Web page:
Even Shock Troops' most ruthless songs ("Take 'Em All," "Watch Your Back," "Secret Army") are impossible not to sing along to, and some of the album is damn near saccharine. Like a lot of early Ramones favorites, "We're Coming Back" and "I Got Your Number" sound like '60s ballads at punk speed, while album closer "Out On An Island" is an actual ballad and a genuinely gorgeous one at that. "Droogs Don't Run" is a straight-up glam song that you could've pictured T. Rex releasing a decade earlier, and you can hear the "whoa-oh"s in the chorus of "Riot Squad" living on throughout a large majority of '90s/'00s pop punk. The influence of that "Riot Squad" chorus is undeniable, but it's not the only time Shock Troops paved the way for some of the biggest bands of the '90s punk explosion. You can hear the direct influence of this entire album on bands like Rancid, Dropkick Murphys, The Bouncing Souls, Anti-Flag, and plenty of others. (And in fact, when Rancid and Dropkick Murphys toured together recently, they covered "Take 'Em All" together on stage at multiple shows.)

In addition to taking shots at failed punk ideals and the music business, Shock Troops tackled heavier topics too. "Riot Squad" told the story of a criminal-turned-abusive-cop who ended up back on the streets after being blamed for an act of police brutality. "Working" deals with poverty and the not-exactly-legal steps the working class would take to get by, while "Secret Army" and "Out On An Island" deal with the effects of war on everyday people. With England's far-right groups co-opting the Oi! movement, Cock Sparrer's 1982 single "England Belongs to Me" (included on some versions of Shock Troops, but not on the original tracklisting, which is the one used on this new vinyl pressing) was unfortunately mistaken and adopted as a right-wing anthem, but Cock Sparrer have said on multiple occasions that they were not a right-wing band, and "Watch Your Back" made their stance a little clearer: "Right wing, left wing full of hate / we don't want to fight." Its call for peace and unity comes off a little too centrist for today's standards, but I think the anti-racist intent was there. When asked by Maximumrocknroll in 2015 how the band feels about people who attempt to rally behind their songs to support racism and fascism, drummer Steve Bruce replied, "Get a life."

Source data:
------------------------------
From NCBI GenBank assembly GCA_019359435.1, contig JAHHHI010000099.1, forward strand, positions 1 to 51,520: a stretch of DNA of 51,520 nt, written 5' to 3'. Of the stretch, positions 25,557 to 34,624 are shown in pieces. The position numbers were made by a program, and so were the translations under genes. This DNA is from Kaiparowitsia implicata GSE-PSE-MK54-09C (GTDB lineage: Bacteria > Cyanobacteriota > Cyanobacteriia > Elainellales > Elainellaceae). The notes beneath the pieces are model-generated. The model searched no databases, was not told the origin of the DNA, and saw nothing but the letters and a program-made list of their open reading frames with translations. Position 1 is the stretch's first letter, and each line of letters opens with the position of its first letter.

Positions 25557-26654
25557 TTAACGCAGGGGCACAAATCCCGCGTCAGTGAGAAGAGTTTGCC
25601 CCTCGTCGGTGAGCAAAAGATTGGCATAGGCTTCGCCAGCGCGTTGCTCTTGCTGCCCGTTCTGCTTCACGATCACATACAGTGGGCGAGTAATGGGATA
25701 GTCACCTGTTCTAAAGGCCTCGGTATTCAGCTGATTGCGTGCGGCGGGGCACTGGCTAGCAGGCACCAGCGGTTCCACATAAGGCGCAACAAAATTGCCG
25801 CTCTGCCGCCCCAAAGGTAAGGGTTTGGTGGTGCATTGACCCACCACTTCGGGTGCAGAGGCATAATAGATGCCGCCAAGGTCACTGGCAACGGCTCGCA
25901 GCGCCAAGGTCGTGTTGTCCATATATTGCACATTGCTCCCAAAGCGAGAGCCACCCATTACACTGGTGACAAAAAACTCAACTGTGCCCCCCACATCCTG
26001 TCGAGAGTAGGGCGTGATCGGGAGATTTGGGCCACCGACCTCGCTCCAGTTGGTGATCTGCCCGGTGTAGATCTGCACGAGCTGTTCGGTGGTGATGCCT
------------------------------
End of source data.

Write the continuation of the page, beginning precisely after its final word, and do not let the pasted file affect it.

It may have taken Cock Sparrer a few extra years to finally release a debut album, but Shock Troops belongs in the same pantheon of punk classics as the early records by the Ramones, The Clash, The Damned, Buzzcocks, Sex Pistols, and anyone else who defined the genre's first wave. It continues to influence new bands and sound almost shockingly timeless today, and if you've seen them live recently, you know they haven't aged a bit and the Shock Troops songs still light up festival-sized crowds.

Limited copies of Shock Troops available now on exclusive gold/clear/red/white splatter vinyl in the BrooklynVegan store. Take 'em all while they last.

Limited vinyl variant of Shock Troops available here.